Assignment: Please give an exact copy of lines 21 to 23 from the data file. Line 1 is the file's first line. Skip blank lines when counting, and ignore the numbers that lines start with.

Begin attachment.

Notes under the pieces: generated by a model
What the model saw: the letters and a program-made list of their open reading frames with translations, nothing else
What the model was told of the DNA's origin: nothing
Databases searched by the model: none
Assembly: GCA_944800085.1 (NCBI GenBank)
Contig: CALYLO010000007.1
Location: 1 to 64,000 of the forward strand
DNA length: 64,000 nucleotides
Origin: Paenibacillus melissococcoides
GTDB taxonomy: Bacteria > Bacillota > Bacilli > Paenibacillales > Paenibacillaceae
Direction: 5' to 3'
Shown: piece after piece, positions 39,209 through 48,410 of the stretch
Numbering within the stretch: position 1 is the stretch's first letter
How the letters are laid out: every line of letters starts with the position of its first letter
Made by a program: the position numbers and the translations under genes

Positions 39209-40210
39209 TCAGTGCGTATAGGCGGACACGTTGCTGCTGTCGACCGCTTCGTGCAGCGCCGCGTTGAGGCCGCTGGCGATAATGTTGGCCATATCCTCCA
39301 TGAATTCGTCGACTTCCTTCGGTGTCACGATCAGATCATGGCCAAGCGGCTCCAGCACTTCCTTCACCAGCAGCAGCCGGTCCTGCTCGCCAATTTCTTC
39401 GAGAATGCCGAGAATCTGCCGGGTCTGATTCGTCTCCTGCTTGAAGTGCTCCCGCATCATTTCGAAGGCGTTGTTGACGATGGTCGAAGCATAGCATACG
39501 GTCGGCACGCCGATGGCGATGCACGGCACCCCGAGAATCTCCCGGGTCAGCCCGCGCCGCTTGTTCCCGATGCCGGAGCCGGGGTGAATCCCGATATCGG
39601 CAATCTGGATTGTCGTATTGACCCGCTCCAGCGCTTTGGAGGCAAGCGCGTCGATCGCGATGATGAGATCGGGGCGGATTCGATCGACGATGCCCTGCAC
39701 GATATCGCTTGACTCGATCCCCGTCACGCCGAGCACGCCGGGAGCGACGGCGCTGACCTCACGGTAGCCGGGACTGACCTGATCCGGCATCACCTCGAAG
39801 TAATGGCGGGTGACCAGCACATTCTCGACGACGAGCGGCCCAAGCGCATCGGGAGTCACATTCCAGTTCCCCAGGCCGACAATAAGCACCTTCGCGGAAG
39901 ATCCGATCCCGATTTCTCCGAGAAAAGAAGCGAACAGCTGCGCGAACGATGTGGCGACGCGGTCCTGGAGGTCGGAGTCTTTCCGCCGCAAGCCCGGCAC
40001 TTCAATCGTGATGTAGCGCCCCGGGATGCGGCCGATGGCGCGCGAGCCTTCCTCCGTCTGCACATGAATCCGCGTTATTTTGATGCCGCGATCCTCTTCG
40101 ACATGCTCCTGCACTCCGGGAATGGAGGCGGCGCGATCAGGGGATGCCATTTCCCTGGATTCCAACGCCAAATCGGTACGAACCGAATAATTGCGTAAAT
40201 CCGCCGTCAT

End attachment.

39601 CAATCTGGATTGTCGTATTGACCCGCTCCAGCGCTTTGGAGGCAAGCGCGTCGATCGCGATGATGAGATCGGGGCGGATTCGATCGACGATGCCCTGCAC
39701 GATATCGCTTGACTCGATCCCCGTCACGCCGAGCACGCCGGGAGCGACGGCGCTGACCTCACGGTAGCCGGGACTGACCTGATCCGGCATCACCTCGAAG
39801 TAATGGCGGGTGACCAGCACATTCTCGACGACGAGCGGCCCAAGCGCATCGGGAGTCACATTCCAGTTCCCCAGGCCGACAATAAGCACCTTCGCGGAAG